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    1. That's that kind of thing I'd do. I feel your pain.

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    2. Thanks Chris - they really are sticky, and stay tacky even when dry. I had a few near-misses but luckily nothing as catastrophic as that... yet! It's also the sort of thing I'd do.

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  2. Very nice paintjob, looking forward to following your progress. Not a big fan of the Dip but you've achieved great results. I need to push on with the rest of my figures for my own ECW project.

    Regards,
    Matt

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    1. Thankyou Matt - glad you liked them. The dip takes some getting used to but it's quick, which was the big thing for this project. The highlighting makes a huge difference, before that they looked awful (despite the videos and publicity suggesting a dunk will make a model finished).

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  3. I have a tin, it rattles. There's an enginseer in there somewhere.

    I think I plan on painting it on, the next time I use it; maybe there'll more control (crosses fingers). Maybe I'll paint so many little men that the enginseer can one day be rescued from his gloopy grave (I can't even remember if he is painted, or if I just dropped him in there as bare metal for some reason that would have seemed perfectly ok at the time....)

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    1. Some kind of painting challenge? To rescue him? If he ever emerges he needs his own set of special rules...

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    2. I snorted coffee out of my nose reading this - the baby found that quite amusing - so you got two laughs from the one comment Zzzzzz - good stuff.

      Second the Colonels special rule comment.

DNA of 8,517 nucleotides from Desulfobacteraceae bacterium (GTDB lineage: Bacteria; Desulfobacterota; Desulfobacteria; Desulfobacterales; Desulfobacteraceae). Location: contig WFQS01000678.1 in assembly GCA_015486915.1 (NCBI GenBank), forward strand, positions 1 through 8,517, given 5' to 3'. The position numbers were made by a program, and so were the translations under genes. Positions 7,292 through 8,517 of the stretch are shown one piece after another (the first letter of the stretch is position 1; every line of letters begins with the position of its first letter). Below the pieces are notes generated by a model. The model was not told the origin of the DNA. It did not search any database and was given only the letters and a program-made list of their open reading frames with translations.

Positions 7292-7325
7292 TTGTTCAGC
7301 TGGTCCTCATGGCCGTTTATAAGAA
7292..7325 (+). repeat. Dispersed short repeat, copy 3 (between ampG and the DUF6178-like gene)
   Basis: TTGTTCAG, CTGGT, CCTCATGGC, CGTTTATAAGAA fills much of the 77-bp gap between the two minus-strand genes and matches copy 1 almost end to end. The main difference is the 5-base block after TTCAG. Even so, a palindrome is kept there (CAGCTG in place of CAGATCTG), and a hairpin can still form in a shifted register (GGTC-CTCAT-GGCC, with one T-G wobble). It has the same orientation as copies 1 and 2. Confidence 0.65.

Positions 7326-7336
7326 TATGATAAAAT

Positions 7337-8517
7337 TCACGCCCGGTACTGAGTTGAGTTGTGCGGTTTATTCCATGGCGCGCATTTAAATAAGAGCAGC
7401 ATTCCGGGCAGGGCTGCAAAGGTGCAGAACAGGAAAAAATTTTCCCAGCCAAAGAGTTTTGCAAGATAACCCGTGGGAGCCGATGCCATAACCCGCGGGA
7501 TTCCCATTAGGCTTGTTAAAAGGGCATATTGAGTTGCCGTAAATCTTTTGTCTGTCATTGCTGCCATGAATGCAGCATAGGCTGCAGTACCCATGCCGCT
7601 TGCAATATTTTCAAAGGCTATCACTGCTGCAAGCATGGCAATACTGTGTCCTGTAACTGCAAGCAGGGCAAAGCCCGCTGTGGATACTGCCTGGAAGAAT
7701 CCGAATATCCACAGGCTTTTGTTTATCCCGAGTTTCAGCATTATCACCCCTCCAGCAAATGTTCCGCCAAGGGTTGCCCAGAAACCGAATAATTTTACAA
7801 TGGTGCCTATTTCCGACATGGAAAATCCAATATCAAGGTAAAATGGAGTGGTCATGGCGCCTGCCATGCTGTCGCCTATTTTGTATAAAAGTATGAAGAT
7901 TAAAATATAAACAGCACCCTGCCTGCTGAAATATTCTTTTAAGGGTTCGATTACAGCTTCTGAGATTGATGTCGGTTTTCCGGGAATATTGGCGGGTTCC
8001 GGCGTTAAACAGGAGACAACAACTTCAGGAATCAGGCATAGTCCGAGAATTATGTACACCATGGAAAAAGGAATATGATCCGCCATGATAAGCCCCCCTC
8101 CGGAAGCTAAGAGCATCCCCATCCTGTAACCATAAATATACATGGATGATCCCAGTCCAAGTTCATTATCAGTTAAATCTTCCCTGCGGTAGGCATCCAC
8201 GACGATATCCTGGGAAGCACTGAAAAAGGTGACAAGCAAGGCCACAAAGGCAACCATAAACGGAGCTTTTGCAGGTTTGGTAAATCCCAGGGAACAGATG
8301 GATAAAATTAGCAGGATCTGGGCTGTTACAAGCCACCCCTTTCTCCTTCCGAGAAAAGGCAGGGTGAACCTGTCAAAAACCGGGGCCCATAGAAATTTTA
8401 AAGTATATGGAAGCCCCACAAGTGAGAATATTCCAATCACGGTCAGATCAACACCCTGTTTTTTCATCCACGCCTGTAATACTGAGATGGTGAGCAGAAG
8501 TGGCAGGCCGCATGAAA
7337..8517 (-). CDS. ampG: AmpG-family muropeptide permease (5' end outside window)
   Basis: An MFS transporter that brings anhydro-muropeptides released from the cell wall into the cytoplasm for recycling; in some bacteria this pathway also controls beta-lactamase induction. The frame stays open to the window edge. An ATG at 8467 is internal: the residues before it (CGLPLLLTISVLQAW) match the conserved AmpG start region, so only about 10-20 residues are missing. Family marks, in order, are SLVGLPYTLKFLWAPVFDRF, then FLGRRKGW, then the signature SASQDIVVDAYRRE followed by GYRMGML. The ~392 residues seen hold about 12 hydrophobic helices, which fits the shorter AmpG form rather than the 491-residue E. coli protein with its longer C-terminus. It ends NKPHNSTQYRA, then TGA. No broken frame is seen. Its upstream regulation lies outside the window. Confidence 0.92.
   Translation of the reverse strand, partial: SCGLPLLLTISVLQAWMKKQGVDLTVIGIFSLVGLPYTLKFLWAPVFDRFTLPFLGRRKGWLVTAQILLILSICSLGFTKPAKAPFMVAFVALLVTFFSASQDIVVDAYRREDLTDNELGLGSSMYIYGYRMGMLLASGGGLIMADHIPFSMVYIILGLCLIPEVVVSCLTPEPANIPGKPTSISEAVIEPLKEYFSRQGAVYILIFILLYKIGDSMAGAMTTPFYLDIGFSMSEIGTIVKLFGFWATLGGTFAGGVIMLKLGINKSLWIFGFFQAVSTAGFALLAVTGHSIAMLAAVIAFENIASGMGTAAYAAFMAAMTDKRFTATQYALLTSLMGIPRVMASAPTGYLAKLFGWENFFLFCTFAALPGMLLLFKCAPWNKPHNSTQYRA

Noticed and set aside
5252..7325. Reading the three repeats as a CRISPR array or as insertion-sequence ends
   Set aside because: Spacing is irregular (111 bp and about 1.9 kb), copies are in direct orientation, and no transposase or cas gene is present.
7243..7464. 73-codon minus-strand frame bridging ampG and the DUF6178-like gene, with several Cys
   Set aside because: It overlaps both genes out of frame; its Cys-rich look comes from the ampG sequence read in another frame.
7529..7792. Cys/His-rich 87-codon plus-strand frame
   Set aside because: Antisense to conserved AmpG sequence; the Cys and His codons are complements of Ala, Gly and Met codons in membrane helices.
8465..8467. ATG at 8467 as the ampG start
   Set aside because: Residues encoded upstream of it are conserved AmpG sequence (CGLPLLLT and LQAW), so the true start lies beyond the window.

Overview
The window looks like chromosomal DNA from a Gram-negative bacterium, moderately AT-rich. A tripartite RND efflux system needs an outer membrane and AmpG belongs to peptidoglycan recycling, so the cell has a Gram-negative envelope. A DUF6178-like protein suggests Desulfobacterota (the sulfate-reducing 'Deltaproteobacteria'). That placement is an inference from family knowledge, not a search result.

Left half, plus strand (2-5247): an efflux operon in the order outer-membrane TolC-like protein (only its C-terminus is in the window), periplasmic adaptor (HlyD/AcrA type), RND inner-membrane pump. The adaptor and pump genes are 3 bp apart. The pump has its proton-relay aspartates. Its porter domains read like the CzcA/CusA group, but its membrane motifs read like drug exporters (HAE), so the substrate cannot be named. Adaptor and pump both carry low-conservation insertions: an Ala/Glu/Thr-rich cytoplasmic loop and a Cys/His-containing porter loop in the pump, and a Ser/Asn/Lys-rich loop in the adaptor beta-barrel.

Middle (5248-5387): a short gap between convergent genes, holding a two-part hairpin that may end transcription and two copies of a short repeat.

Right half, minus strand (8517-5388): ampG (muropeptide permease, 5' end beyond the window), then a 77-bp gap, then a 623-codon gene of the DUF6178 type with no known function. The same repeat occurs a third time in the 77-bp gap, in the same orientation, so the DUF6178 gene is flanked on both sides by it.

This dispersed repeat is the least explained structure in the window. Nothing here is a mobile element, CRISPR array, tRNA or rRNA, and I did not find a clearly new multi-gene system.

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  4. O cool! For going to school some in England, I didn't get much in the way of history lessons (That I can remember.) on the Civil War.

    Do like the Roundhead look though.

    Great looking troops mate.

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    1. Ah, didn't realised you schooled in Merrie Old England. I can't remember doing anything at all - we just happened to do a few school trips because of the town's connection.

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    2. O yeah mate, move over here only 12 years ago. Prior to that I lived mostly in Wales and then Norwich. All my secondary schooling was in Tenby on the coast of South Pembrokeshire.

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  5. They look terrific, especially the command stand. I can't help but think that officer in red looks awfully like a pirate captain - he just needs a Jolly Roger. I have loved this period ever since I saw Richard Harris chew the scenery in Cromwell but never gamed it. Looking forward to seeing your armies grow and fight one another

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    1. Haha well spotted Mike - yes, I copied the colour scheme from some illustrations before realising it looked rather pirate-y. I even considered 'Captain Hooke' for this commander...

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    2. I was originally thinking Three Musketeers when I saw the command chap in red but now I'm totally seeing Dustin Hoffman as Hook!

      Echoing all othe above - lovely work Colonel - the shade me be a mess but its quick and certainly looks effective.